The Conferences Of John Cassian by John Cassian
Chapter III. The answer that without God's help not only perfect chastity but all good of every kind cannot be performed.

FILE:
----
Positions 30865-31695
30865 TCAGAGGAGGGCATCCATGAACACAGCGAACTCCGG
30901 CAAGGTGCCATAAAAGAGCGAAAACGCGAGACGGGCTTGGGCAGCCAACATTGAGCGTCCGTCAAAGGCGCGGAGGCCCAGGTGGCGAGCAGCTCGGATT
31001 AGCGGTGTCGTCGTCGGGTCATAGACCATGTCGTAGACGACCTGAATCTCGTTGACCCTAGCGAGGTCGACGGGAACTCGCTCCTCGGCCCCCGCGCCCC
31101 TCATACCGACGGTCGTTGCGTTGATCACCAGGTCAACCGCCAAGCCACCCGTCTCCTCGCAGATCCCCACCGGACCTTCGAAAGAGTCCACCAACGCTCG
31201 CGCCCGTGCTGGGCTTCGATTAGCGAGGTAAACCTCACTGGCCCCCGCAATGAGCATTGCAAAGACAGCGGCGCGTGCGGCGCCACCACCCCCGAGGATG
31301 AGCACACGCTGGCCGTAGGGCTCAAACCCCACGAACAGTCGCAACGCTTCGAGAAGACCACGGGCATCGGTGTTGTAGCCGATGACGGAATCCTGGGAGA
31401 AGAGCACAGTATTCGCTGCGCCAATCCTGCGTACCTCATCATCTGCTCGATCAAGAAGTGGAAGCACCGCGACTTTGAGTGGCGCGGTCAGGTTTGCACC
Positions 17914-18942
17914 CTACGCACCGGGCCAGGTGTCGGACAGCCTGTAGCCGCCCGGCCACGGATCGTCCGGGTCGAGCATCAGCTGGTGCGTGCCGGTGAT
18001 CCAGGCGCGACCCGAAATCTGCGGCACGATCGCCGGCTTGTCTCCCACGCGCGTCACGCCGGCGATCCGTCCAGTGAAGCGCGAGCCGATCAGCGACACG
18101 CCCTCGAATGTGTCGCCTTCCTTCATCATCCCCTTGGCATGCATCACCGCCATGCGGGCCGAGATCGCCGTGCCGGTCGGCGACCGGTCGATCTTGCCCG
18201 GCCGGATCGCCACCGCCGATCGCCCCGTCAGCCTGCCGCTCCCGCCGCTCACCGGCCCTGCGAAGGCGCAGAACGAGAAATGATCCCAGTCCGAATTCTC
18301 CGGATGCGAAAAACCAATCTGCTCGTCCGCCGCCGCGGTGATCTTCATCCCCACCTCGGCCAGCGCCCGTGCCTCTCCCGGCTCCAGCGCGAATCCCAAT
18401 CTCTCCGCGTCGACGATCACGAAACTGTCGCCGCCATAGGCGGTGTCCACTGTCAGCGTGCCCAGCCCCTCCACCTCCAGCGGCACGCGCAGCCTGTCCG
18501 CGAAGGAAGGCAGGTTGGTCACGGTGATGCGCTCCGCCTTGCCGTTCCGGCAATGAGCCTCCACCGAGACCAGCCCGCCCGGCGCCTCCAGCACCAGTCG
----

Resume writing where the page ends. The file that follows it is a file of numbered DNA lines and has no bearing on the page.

Chæremon: By this very instance which you bring forward we can still more clearly prove that the exertions of the worker can do nothing without God's aid. For neither can the husbandman, when he has spent the utmost pains in cultivating the ground, forthwith ascribe the produce of the crops and the rich fruits to his own exertions, as he finds that these are often in vain unless opportune rains and a quiet and calm winter aids them, so that we have often seen fruits already ripe and set and thoroughly matured snatched as it were from the hands of those who were grasping them; and their continuous and earnest efforts were of no use to the workers because they were not under the guidance of the Lord's assistance. As then the Divine goodness does not grant these rich crops to idle husbandmen who do not till their fields by frequent ploughing, so also toil all night long is of no use to the workers unless the mercy of the Lord prospers it. But herein human pride should never try to put itself on a level with the grace of God or to intermingle itself with it, so as to fancy that its own efforts were the cause of Divine bounty, or to boast that a very plentiful crop of fruits was an answer to the merits of its own exertions. For a man should consider and with a most careful scrutiny weigh the fact that he could not by his own strength apply those very efforts which he has earnestly used in his desire for wealth, unless the Lord's protection and pity had given him strength for the performance of all agricultural labours; and that his own will and strength would have been powerless unless Divine compassion had supplied the means for the completion of them, as they sometimes fail either from too much or from too little rain. For when vigour has been granted by the Lord to the oxen, and bodily health and the power to do all the work, and prosperity in undertakings, still a man must pray lest there come to him, as Scripture says, |a heaven of brass and an earth of iron,| and |the cankerworm eat what the locust hath left, and the palmerworm eat what the cankerworm hath left, and the mildew destroys what the palmerworm hath left.| Nor is it only in this that the efforts of the husbandman in his work need God's help, unless it also averts unlooked for accidents by which, even when the field is rich with the expected fruitful crops, not only is the man deprived of what he has vainly hoped and looked for, but actually loses the abundant fruits which he has already gathered and stored up in the threshing floor or in the barn. From which we clearly infer that the initiative not only of our actions but also of good thoughts comes from God, who inspires us with a good will to begin with, and supplies us with the opportunity of carrying out what we rightly desire: for |every good gift and every perfect gift cometh down from above, from the Father of lights,| who both begins what is good, and continues it and completes it in us, as the Apostle says: |But He who giveth seed to the sower will both provide bread to eat and will multiply your seed and make the fruits of your righteousness to increase.| But it is for us, humbly to follow day by day the grace of God which is drawing us, or else if we resist with |a stiff neck,| and (to use the words of Scripture) |uncircumcised ears,| we shall deserve to hear the words of Jeremiah: |Shall he that falleth, not rise again? and he that is turned away, shall he not turn again? Why then is this people in Jerusalem turned away with a stubborn revolting? They have stiffened their necks and refused to return.|